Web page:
Puppies and adult dogs are subjected to botched surgeries, induced heart attacks, and other invasive procedures, and then euthanized, as part of experiments carried out at Veterans Affairs (VA) hospitals – and you and other American taxpayers are funding it. This disturbing fact was recently uncovered at the McGuire Medical Center VA hospital in Richmond, Virginia, one of several VA facilities carrying out research on dogs. The VA’s Office of Research and Oversight also found extensive violations of federal animal welfare regulations, internal policies, and research protocols at McGuire. Today, Congress has an opportunity to reduce this unnecessary suffering by passing a bipartisan amendment that would end the most painful and distressful experiments on dogs at all VA facilities.
The U.S. House of Representatives is set to take up the Brat-Titus PUPPERS (Preventing Unkind and Painful Procedures and Experiments on Respected Species) amendment during consideration of a massive national spending bill today. We’re grateful to Reps. Dave Brat, R-Va., Dina Titus, D-Nev., Ted Poe, R-Texas, Ro Khanna, D-Calif., Brian Mast, R-Fla. and Ted Lieu, D-Calif., for introducing this amendment.
“We must have quality health care for our veterans and the best medical research, but I believe there are alternative and more humane methods that can lead to similar medical breakthroughs,” Rep. Brat said.
He’s right. Limited research dollars would be better spent on developing more efficient and effective human-based models such as The Living Heart Project—a collaborative effort between scientists, industry, and government to develop personalized digital human heart models. These and other types of cutting-edge research will move us beyond the outdated animal model and revolutionize healthcare for humans.
The HSUS is working to advance alternatives development through our leadership of The Human Toxicology Project Consortium (HTPC), a group of committed stakeholders in the corporate and nonprofit sectors who have come together to help secure the vision put forward by the National Research Council’s 2007 report, “Toxicity Testing in the 21st Century.” This groundbreaking report called for a move away from animal-based methods for toxicity testing towards faster, less expensive, and more human-relevant models.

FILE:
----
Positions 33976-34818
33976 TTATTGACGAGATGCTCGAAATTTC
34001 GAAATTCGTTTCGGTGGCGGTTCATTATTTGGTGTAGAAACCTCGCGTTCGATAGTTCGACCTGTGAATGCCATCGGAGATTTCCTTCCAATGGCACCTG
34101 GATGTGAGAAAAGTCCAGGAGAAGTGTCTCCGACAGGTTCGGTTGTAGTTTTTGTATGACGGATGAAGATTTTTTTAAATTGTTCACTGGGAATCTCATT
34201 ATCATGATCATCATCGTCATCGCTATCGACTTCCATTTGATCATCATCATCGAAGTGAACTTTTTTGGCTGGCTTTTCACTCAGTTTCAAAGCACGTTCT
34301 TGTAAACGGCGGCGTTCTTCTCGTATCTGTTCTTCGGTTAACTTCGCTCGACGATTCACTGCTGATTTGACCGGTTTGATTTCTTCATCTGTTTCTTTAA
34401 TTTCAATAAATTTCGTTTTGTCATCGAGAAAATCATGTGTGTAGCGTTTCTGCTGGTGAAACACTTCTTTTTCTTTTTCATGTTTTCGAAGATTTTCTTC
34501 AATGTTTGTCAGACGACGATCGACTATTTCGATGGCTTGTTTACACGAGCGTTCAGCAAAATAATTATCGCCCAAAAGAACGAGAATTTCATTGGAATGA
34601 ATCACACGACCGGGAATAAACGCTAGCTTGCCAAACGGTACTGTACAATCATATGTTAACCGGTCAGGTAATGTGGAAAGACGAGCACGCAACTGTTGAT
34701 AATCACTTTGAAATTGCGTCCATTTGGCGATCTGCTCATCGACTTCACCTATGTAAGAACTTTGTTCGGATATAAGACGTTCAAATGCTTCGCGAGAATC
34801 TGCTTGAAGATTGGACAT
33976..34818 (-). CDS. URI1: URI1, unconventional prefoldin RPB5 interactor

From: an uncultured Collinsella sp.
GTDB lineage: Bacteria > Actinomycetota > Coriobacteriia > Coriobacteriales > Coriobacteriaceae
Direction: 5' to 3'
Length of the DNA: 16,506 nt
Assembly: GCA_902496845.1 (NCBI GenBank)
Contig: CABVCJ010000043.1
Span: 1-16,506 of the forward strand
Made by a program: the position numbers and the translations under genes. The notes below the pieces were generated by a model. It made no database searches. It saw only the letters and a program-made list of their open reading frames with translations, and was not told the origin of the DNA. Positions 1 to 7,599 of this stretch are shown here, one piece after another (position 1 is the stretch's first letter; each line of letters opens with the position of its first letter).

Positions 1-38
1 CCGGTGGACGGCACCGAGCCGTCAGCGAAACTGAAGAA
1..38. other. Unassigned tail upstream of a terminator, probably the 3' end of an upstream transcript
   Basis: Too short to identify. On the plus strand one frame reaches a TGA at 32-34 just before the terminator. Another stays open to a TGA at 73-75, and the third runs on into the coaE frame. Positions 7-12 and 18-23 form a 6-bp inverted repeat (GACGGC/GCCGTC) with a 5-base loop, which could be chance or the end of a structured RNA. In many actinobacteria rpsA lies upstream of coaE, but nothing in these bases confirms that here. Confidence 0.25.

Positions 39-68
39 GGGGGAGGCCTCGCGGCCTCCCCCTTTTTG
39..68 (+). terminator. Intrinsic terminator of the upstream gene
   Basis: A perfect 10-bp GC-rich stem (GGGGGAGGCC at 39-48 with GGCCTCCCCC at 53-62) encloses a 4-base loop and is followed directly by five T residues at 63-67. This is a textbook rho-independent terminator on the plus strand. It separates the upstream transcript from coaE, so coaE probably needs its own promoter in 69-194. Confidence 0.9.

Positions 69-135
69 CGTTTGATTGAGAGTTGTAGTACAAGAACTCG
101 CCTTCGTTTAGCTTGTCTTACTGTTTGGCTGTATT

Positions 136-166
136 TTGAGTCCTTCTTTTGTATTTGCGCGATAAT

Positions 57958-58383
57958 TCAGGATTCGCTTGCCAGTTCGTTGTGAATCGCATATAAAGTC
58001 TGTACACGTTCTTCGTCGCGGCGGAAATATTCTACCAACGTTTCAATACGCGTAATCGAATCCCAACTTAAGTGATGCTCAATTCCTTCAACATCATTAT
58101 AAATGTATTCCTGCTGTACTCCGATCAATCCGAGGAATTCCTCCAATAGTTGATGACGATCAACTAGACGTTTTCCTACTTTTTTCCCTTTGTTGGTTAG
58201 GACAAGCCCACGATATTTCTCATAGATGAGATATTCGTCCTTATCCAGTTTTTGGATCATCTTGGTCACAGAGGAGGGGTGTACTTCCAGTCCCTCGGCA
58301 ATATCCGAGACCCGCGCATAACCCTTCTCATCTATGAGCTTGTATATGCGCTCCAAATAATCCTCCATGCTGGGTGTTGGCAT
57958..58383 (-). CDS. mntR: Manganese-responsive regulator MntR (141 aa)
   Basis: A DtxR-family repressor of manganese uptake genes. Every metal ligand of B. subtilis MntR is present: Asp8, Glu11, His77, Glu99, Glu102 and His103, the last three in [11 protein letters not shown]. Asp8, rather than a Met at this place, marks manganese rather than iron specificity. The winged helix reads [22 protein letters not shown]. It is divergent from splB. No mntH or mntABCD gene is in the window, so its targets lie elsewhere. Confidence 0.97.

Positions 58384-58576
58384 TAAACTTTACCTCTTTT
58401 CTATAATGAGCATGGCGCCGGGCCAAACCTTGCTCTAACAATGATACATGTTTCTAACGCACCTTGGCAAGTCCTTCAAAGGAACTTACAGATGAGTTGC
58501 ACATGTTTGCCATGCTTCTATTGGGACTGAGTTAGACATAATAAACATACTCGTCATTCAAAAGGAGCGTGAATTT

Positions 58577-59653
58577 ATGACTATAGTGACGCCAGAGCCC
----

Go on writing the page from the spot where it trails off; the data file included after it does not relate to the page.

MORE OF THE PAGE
But we are also beginning to work towards replacing animals in biomedical research. In fact, through our work with HTPC, The HSUS and Humane Society International recently collaborated with the National Institutes of Health on a conference bringing together scientists across agencies and industry to lay the groundwork for building the infrastructure necessary to move to a human pathway-based approach for understanding disease and for drug discovery. Efforts such as these and investment in the development of more efficient and effective human-based models is the way forward. The Humane Society Legislative Fund, with the support of The HSUS, has been instrumental in securing increased federal investment in the development and implementation of these methods.
Animal models will always have limitations, while alternatives, through sustained development of technologies, will only continue to advance. The HSUS is working toward a day when animals are no longer used in invasive research and testing, but until that day, we must work to reduce the suffering of animals in laboratories. This amendment moves us toward a more humane future in science and research. Please call your U.S. Representative today and ask him or her to support the Brat-Titus PUPPERS amendment.